The aim of this study was to evaluate the frequency of Candida infection of pancreatic necrosis in patients suffering from severe acute pancreatitis (SAP) and to analyze its impact on the outcome. Two-hundred and fifty consecutive patients with SAP from January 1986 to December 1998 were studied retrospectively. Their mean APACHE II score at the day of admission was in 16.1 (range 8-35). All patients were in need of operative therapy. Overall mortality was 38.8% (97 patients). One-hundred and eighty-two patients (72.8%) suffered from local infected necrosis. Among these patients, local Candida infection was observed in 31 patients, whereof 23 patients (74%) suffered from local fungal infection detected at first operation. During the course of disease, 12 patients (39%) also revealed fungemia. Local Candida infection as compared to no Candida infection was associated with an increased mortality rate (84% vs. 32%; P 0.0001). Multivariate logistic regression analysis identified APACHE II score (P < 0.0001), age of the patient (P < 0.003), extent of pancreatic necrosis (P < 0.002), and local bacterial (P < 0.04) and fungal infection (P < 0.004) as independent factors significantly contributing to mortality. SAP, requiring surgical treatment, is associated with high in-hospital mortality. Patients suffering from local Candida infection are at high risk of fatal outcome.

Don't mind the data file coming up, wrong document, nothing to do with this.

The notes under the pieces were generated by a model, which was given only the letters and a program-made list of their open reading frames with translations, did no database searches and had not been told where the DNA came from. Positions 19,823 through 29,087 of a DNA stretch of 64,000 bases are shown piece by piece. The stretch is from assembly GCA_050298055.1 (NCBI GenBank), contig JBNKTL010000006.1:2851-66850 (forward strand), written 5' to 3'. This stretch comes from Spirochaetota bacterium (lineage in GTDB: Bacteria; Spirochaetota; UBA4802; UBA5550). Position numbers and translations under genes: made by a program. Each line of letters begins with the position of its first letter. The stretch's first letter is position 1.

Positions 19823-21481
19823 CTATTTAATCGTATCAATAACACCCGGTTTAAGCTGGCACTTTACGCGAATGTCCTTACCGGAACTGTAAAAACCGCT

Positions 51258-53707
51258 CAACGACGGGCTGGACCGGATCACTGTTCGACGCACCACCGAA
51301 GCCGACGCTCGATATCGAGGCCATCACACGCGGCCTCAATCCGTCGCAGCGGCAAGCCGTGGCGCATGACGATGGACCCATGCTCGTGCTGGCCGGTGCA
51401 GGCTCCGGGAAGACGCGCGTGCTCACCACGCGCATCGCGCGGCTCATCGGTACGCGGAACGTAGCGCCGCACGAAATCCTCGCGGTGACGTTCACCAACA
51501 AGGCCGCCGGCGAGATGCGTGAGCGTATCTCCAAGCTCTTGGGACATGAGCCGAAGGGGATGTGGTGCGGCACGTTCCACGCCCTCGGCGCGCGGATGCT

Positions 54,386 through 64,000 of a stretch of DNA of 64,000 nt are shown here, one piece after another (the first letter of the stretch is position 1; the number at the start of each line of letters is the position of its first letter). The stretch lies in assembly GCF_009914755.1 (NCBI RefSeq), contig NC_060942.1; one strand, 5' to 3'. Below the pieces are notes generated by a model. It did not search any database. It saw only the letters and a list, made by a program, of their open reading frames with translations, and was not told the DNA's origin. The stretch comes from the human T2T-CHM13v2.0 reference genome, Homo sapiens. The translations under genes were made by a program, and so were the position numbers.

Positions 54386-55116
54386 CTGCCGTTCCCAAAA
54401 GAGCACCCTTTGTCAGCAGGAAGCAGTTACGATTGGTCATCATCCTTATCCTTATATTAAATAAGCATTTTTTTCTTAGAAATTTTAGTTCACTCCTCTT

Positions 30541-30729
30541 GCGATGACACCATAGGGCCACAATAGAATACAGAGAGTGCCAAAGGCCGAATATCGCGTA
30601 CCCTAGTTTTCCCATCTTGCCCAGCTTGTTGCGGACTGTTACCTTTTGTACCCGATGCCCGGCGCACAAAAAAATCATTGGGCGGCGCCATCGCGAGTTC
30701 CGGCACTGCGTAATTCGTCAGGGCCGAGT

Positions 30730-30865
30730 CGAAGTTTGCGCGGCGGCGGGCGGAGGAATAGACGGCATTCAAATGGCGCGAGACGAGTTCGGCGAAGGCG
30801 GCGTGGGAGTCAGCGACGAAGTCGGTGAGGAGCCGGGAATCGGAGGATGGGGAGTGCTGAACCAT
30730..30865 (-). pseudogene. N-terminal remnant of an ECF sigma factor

Presented at the 20th Annual Meeting of the Surgical Infection Society, April 27-29, 2000, Providence, RI.
Address reprint requests to Peter Goötzinger, MD, Department of Surgery, University Vienna, AKH, Waehringer Guertel 18-20, Austria-1090, Vienna.
Received 29 Apr 2000; first review completed 11 May 2000; accepted in final form 25 May 2000
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